(MARVEL COMICS, 2011) – Reviewed by Feral Fang
Moon Knight is a character I grew up seeing in multiple guest appearances, team-ups, and more. I always thought he was interesting (kind of like a mix between Batman and the old Ragman comics), and whenever he has popped up in his own series or mini-series, I’ve bought them and enjoyed them. Seems I missed the boat on this one, but luckily Marvel has put it into a trade collection, and 1 of 2 total! This series only lasted to issue #12, which might speak to the fan response to this title but, like some of my other “odd favorites” like ‘Power Man & Iron Fist’, ‘Deathlock’, DC’s ‘the Spectre’ and ‘Deadman’ – well these have never really been popular characters, even with Power Man hanging around the Avengers as Luke Cage. So, back to this series. I really enjoyed it! It has a weirdly played out premise in where Moon Knight/Marc Spector is living in LA, working as a ‘Soldier of Fortune Consultant’ for a television show based on Moon Knight’s origin and story – “Legends of the Khonshu”. He has four personalities in his head (did I mention he’s kinda crazy in this? Well, he is.), himself, a Wolverine, a Spider-Man, and a Captain America. They all talk to him in their individual character personalities (Wolvie wants to tear everything up, Spidey is always cracking jokes and being silly, and Cap is the usual stick in the mud boy scout we all know and love), so that adds a nice touch. Some of the conversations the ‘other personalities’ have together is priceless, especially when they go against type during some tense scene or two. Another trick based on this idea is that he can more or less ‘become’ these three, sometimes one at once, sometimes a mixture. You’ll have to learn how that’s possible when you read it, as I thought the way it was handled was perfect and wouldn’t want to spoil the fun. Along the way, he picks up some actual back-up in the likes of the superhero Echo, and his ex-SHIELD buddy Buck Lime, who now works on the same TV show designing the weapons Spector orders up for use. Also along the way, Spector comes across a now-defunct Ultron body, which he takes the head from. Needless to say, trouble boils up and eventually the real Avengers show to ponder why such a B-List character (as they constantly remind him, as well as people in the streets not knowing/guessing who he is) would have come across something so dangerous. Anyway, my love for this book has me rambling! This is a fun read, with a script by Bendis that both makes fun and is in awe of the main character, and Alex Maleev’s artwork is one of the exact styles I’m always obsessed with – a little Bill Sienkiewicz, some line work that reminds me of John Romita Jr., and round it off with a bit of early Jae Lee, and hit “blend”. That might come close, but Maleev still has an individualism in his art that makes it feel fresh and new. All as one package, I can see why this writer/artist team has gotten their share of awards, including the Eisner. They work so well together, it really keeps the book moving strong, pausing a bit when needed. My favorite scene (not really much of a spoiler) is when Buck Lime wakes from a nap on his couch to find a very angry Bullseye there to question him. When Lime doesn’t give anything up, it’s revealed it was actually Spector in the Bullseye get-up, testing Lime’s resolve. Awesome, fun, and maybe not for everyone as it is a bit kooky. I’ll just leave it at this – I’ll be getting collection #2 just as soon as I can. Can’t wait to see where this ends up.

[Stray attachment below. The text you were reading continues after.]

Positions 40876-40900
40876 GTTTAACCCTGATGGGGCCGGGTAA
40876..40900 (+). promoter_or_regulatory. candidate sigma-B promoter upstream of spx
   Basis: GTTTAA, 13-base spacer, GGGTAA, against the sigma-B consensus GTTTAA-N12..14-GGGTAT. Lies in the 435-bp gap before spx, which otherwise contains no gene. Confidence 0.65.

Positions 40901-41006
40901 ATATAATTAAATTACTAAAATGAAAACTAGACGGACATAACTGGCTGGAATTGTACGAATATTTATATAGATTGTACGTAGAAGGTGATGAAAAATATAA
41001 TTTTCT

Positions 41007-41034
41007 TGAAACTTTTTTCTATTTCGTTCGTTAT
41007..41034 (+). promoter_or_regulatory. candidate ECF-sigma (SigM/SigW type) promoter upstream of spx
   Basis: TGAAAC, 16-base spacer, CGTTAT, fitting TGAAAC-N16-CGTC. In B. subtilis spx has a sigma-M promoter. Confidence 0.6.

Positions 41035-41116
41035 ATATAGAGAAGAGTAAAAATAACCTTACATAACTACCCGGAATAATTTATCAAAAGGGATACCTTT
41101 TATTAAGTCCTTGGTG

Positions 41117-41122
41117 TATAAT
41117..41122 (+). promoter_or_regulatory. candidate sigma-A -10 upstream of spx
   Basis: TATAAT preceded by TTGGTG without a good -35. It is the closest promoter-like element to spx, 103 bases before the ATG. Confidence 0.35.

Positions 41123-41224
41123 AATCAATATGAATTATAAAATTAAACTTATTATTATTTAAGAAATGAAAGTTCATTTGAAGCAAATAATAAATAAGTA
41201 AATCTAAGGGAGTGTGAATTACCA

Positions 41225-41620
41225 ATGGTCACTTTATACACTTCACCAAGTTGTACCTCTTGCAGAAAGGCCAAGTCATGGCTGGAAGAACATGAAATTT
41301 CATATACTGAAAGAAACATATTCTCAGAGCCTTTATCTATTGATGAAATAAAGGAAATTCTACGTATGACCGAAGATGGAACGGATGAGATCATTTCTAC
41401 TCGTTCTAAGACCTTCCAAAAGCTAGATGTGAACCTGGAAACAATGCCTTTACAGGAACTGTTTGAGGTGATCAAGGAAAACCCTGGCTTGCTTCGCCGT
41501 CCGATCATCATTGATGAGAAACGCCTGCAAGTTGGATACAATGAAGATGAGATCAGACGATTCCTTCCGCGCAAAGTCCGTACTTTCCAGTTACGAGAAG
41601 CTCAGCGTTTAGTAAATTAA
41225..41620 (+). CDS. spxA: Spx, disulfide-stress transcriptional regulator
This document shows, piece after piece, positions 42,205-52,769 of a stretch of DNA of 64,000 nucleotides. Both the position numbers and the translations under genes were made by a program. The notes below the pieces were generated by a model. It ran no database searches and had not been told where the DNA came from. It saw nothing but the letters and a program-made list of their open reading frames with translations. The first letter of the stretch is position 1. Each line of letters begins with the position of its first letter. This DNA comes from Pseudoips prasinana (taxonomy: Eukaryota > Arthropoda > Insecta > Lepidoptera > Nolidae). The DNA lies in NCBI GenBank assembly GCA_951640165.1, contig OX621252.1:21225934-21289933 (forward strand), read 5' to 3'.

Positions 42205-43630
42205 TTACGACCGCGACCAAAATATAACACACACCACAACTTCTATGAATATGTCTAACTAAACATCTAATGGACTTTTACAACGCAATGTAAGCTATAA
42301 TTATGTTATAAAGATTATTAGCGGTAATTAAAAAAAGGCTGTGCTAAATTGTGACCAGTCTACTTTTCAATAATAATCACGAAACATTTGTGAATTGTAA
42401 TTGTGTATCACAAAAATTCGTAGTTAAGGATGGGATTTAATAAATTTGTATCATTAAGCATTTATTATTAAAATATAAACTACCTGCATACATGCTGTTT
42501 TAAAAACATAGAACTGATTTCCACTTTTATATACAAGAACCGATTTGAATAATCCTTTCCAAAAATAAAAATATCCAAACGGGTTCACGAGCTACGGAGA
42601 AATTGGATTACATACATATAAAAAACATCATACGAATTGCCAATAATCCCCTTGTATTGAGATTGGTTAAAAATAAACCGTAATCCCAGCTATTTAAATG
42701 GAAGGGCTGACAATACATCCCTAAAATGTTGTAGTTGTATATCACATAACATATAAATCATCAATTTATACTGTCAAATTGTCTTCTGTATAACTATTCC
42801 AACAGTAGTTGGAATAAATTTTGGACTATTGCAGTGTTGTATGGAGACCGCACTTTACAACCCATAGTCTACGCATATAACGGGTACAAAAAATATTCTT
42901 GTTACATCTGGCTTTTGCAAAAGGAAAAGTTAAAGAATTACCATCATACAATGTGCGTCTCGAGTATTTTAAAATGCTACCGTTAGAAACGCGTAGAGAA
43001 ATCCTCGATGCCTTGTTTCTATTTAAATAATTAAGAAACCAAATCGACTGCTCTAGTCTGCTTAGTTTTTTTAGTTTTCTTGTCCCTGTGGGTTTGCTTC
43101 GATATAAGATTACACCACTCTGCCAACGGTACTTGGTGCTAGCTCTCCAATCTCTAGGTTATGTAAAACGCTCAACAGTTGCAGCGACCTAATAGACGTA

— 4 out of 5 Borrowed Super Powers.